Simon Smith, Manager of our Dorchester branch takes us on a trip to Chablis.
The Chablis region is over 100 km North of Beaune and so quite detached from the rest of the Côte d’Or. In rough terms, if you cross the Channel at a polite hour, Epernay makes an ideal place to stop for a midday break. You can then reach the town of Chablis by mid afternoon depending on how many courses you have for lunch.
The limestone and clay soil found at the centre of the Chablis region is referred to as Kimmeridgean, the name taken from the Dorset village of Kimmeridge which also shares the same soil type. It is one of the main factors that determines the style of Chablis and gives the wine its’ distinctive minerally character. The soil is packed full of tiny fossilised oysters and very rich in minerals. We visited Domaine Jean-Hugues Goisot in St Bris where we learnt the Latin name for these creatures is “Exogyra Virgule”. Ghislaine spent half the tasting trying to teach me how to pronounce this properly, but failed. They have a cuvée of St Bris named after this which is referred to in our house as “tiny oysters”. Much easier!
Domaine William Fevre
Despite arriving in Chablis just a few days before harvest the team at Fevre kindly showed us around and treated us to a fantastic tasting. This is one of the most historical estates in Chablis and is now responsible for some of the regions finest wines.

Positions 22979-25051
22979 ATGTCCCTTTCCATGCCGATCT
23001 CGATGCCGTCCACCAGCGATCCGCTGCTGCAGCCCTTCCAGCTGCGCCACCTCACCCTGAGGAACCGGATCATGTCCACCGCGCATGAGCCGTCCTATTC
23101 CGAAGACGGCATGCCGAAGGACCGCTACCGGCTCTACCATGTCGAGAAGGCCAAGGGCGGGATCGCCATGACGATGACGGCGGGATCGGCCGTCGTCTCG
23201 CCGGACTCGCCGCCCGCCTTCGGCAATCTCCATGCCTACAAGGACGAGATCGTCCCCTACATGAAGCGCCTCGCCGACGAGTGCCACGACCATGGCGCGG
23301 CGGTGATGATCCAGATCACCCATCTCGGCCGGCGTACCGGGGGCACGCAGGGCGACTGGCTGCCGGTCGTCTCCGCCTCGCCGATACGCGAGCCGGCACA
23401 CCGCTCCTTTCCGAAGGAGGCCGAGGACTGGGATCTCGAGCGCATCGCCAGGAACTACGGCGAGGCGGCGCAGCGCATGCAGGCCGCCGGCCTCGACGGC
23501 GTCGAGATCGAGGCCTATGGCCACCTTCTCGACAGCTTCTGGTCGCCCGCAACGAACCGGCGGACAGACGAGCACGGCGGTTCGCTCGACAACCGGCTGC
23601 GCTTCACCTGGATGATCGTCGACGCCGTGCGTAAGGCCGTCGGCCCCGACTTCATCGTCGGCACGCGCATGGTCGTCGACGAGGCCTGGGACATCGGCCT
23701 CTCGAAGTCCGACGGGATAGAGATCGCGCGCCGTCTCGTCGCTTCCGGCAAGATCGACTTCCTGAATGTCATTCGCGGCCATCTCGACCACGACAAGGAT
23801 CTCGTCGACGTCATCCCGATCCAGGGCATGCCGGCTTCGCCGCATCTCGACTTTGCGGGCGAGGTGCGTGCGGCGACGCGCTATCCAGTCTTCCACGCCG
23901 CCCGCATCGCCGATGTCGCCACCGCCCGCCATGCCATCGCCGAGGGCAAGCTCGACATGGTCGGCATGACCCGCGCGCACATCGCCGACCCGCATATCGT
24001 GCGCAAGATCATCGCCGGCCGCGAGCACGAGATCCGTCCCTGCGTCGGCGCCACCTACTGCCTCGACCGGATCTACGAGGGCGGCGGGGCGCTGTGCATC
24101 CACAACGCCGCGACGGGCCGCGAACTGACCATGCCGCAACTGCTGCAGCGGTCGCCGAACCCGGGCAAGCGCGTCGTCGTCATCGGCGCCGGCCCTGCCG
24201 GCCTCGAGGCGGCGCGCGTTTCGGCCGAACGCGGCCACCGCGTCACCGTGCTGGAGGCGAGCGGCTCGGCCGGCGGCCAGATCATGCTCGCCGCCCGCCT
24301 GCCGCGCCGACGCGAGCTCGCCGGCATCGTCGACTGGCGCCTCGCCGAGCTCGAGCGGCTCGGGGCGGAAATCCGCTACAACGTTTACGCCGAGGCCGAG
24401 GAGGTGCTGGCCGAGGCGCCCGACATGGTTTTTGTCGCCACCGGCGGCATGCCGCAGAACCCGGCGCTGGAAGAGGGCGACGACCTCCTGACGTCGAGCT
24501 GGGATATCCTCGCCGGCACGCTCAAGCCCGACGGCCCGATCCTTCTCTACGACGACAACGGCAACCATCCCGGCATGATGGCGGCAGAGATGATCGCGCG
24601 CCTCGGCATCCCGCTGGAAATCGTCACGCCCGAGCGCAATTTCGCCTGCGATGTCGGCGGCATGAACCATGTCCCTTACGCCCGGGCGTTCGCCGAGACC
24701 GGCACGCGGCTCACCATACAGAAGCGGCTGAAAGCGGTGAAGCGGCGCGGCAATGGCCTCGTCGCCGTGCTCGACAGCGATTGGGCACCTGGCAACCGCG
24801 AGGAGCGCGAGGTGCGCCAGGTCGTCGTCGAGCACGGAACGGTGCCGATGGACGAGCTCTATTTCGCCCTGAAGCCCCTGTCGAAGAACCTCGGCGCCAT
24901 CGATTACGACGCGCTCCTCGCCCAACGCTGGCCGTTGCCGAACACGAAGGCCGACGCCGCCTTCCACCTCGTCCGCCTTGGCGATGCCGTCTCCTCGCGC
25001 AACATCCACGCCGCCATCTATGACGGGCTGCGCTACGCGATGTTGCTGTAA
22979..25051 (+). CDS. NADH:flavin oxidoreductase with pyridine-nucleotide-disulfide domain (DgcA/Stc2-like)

Since his first vintage in 1959 William Fevre has built up an enviable 47 hectares of vineyards in Chablis. The Domaine owns over 15% of the total land area of Grand Cru vineyards giving it the largest holdings. The 15.2 hectares are spread across Les Clos, Preuses, Valmur, Vaudesir, Bourgros and Cote de Bourgros. Fevre also produce a Blanchot and Grenouilles from bought in grapes. The rest of the estate is comprised of Chablis and Chablis Premier Cru.
Although the vineyards and winery are still owned by Monsieur Fevre, the business was bought by the Henriot family of Champagne in 1998. Didier Seguier now makes the wine at Fevre but continues the tradition at this Domaine for producing a terroir driven, classic Chablis. Having toured the wine making facilities I got a sense that there is real attention to detail, as well as constant innovation. This reflects well in the quality of the wines.
Grapes are hand picked and transported to the winery in small boxes to ensure they arrive in the best condition possible. Once there a sorting table is used to make a selection of the best bunches. A pneumatic press is used for a more gentle extraction of the juice. The stems are left on which allows faster extraction and therefore less skin contact. This helps retain the classic minerally flavour from the soil, where as skin contact would impart more of a “chardonnay” flavour.